The Evolution of Shoe Sizing: From Barleycorns to Modern Measurement Systems

2 minute read

Shoe sizes have a history as old as shoes themselves, dating back thousands of years. However, the organised system of sizing that we know today is relatively new, spanning just over a century. This blog post delves into the fascinating history of shoe sizing, from the ancient practices of using body parts as standard measurements to the development of modern measuring devices and international sizing standards.

Ancient Measurement Practices

In ancient times, measurements were often based on body parts, leading to variations and inconsistencies. For instance, an inch was defined as the width of a thumb, and a foot was the length of a man's foot. However, this system lacked precision, causing confusion among tradesmen, scholars, and more. To address this issue, King Edward I introduced standards such as defining an inch using barleycorns and establishing a precise foot measurement.

The Emergence of Shoe Sizes

Shoemakers started using the barleycorn standard for measuring feet to craft shoes. Each barleycorn, roughly 1/3 of an inch, was considered one full shoe size. This marked a step towards a standardised shoe sizing system, although it was not widely adopted and varied between countries.

Evolution of Sizing Systems

Over time, different approaches to sizing emerged. In 1688, a Guild of Shoemakers in England agreed on a quarter-inch scale for shoe sizes. In 1856, Robert Gardiner introduced the 1/3-inch scale, which gained traction among shoemakers in England. These developments set the stage for the evolution of the sizing systems we have today.

The Importance of Measuring Devices

To ensure a proper fit, accurate measurement is crucial. In the past, shoemakers relied on their hands and size sticks for measurements. Today, various measuring devices are used, including foot gauges, measuring tapes, and tracing outlines of the foot. These tools aid in determining shoe length, width, and volume, accounting for the complexities of foot dimensions.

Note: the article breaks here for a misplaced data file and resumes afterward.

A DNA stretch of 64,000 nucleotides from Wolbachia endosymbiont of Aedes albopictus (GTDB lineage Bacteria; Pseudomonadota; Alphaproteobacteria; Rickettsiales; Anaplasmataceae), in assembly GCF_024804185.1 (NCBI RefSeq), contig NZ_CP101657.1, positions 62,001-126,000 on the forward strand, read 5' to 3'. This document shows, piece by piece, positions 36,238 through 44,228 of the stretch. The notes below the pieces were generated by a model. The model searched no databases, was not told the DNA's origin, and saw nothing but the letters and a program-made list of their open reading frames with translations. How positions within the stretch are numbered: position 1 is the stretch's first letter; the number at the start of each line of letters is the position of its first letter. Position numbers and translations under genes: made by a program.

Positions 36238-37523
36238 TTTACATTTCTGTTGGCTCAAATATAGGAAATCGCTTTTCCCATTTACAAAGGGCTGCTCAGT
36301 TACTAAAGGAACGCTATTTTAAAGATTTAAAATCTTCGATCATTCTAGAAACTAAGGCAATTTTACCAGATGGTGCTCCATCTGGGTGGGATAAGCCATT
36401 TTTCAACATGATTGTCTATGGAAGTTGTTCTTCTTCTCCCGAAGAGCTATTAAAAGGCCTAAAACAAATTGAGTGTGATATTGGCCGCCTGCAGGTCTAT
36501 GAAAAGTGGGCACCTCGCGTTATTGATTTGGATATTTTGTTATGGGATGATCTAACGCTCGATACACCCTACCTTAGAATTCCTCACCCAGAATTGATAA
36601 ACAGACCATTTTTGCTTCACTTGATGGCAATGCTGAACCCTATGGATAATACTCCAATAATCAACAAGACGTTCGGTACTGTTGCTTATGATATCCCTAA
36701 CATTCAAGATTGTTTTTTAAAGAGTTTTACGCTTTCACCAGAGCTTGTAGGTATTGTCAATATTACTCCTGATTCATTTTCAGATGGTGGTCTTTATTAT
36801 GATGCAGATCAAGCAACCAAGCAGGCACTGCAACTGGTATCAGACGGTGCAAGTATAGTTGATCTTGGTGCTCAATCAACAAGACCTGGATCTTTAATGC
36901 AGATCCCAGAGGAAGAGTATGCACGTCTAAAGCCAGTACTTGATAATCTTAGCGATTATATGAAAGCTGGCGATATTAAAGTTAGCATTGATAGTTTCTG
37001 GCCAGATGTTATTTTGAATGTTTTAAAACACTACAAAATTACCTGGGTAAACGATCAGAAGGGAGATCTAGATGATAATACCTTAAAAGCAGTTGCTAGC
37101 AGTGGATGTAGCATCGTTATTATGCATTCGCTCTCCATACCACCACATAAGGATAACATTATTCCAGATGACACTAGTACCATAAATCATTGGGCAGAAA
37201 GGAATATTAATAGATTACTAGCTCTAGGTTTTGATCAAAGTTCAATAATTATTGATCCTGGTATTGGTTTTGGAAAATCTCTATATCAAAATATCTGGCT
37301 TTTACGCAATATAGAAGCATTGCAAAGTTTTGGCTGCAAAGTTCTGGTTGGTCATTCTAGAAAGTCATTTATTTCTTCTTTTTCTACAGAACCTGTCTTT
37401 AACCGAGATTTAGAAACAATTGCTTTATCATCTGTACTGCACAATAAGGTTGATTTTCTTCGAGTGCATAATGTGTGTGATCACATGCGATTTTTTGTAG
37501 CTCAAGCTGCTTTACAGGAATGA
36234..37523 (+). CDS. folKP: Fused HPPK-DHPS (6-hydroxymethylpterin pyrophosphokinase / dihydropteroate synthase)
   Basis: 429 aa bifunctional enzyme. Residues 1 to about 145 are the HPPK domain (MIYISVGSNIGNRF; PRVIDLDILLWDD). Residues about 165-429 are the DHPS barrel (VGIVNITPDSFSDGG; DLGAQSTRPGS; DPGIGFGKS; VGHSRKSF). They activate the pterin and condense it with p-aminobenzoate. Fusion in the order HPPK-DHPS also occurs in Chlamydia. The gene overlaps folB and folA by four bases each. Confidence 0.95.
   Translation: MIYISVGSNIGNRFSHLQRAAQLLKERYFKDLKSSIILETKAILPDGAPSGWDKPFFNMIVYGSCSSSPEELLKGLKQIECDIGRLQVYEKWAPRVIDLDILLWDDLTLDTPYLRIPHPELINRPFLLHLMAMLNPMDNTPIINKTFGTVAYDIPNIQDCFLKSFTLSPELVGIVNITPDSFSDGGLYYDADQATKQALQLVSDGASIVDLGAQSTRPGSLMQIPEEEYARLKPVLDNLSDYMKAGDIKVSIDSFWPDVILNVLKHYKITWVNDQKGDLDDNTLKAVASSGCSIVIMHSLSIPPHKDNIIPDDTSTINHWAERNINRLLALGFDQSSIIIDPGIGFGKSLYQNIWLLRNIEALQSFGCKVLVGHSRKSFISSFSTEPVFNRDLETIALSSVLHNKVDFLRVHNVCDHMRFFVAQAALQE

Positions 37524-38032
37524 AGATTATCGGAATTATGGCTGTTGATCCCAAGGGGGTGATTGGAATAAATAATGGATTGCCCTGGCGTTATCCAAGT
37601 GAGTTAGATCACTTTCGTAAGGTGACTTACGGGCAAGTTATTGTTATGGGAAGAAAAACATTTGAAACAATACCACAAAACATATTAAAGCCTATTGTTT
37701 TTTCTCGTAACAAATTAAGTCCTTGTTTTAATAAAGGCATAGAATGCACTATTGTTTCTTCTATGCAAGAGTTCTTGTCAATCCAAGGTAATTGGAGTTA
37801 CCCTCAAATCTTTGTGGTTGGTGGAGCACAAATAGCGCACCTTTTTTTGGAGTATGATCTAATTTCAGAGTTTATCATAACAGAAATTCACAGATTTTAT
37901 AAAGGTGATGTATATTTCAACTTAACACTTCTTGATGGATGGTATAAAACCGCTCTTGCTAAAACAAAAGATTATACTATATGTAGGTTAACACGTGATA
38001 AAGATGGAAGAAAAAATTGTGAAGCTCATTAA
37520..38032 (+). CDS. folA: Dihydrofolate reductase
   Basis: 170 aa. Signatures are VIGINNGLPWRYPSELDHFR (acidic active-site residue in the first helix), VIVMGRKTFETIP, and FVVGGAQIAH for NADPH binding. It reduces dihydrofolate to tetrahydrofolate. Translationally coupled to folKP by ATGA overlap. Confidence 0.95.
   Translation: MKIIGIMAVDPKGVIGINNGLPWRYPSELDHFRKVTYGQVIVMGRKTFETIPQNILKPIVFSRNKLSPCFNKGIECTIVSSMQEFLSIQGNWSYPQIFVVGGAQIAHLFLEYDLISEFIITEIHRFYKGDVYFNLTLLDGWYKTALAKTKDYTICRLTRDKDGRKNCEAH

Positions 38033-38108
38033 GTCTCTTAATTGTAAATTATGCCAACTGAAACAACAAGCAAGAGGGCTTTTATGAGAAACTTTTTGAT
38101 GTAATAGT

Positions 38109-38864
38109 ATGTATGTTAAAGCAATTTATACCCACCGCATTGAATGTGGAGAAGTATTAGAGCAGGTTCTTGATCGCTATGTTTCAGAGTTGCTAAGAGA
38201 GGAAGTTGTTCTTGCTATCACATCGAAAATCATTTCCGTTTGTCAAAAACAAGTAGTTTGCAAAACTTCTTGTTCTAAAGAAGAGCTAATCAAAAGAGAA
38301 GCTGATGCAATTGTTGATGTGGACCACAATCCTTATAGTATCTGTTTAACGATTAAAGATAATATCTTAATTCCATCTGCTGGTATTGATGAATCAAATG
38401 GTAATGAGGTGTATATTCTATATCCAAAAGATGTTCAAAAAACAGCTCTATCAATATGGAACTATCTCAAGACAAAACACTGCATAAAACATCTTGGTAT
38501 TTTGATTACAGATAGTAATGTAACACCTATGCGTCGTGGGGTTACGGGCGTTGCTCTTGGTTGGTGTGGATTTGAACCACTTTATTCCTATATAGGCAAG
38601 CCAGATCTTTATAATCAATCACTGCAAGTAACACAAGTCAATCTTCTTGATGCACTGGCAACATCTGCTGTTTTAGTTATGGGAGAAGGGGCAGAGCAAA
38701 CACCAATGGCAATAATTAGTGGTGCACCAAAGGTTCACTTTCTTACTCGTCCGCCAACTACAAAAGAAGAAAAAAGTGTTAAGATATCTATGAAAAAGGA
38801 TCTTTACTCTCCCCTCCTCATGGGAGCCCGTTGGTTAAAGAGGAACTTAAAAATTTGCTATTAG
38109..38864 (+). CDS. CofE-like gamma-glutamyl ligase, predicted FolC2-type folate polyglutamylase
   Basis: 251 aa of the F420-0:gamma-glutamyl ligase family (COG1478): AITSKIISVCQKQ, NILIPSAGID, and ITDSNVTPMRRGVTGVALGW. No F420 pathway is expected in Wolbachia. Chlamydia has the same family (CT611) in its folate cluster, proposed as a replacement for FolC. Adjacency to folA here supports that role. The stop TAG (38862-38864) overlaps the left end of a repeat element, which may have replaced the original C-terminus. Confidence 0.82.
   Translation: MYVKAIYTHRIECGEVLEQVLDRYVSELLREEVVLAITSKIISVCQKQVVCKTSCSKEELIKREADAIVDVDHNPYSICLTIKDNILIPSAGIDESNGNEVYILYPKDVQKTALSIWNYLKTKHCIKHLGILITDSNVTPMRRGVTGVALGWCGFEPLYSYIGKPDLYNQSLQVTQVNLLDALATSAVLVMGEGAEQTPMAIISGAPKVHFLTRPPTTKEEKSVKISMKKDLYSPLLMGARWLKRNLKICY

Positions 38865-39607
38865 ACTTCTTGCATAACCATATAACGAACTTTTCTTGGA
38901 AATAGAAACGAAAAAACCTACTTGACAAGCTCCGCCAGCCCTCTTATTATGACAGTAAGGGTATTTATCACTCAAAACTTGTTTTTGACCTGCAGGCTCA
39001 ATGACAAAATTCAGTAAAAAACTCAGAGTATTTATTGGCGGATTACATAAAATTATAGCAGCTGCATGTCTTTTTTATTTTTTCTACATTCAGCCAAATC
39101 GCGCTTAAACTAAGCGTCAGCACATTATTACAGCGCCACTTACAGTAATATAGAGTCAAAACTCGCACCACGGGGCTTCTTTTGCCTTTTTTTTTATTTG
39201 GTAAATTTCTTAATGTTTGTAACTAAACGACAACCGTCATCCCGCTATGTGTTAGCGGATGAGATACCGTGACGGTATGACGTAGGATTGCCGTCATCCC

Modern Sizing Standards

The English sizing system begins at infant size 0, with each size increment adding 1/3 inch for full sizes or 1/6 inch for half sizes. The continental sizes, popular in the UK, eliminate the need for many half sizes but demand more precise fitting. Mondopoint, based on millimetres, was introduced as a global sizing standard, reflecting foot length and width as percentages of the foot's length.

Cross-Country Variations

French, US and other sizing systems add another layer of complexity. French sizes, based on the Paris Point system, can be converted using a formula. US sizes slightly differ from UK sizes, with variations between women's, men's, and children's shoes.


The journey of shoe sizing from barleycorns to modern measurement systems is a testament to human ingenuity and the pursuit of accuracy. As footwear technology advances, the art of finding the perfect fit remains rooted in historical practices while adapting to meet the demands of a global market. Embracing standardised sizing and utilising advanced measuring tools ensures that customers find the right shoe for their unique feet, combining tradition and innovation in the world of footwear.

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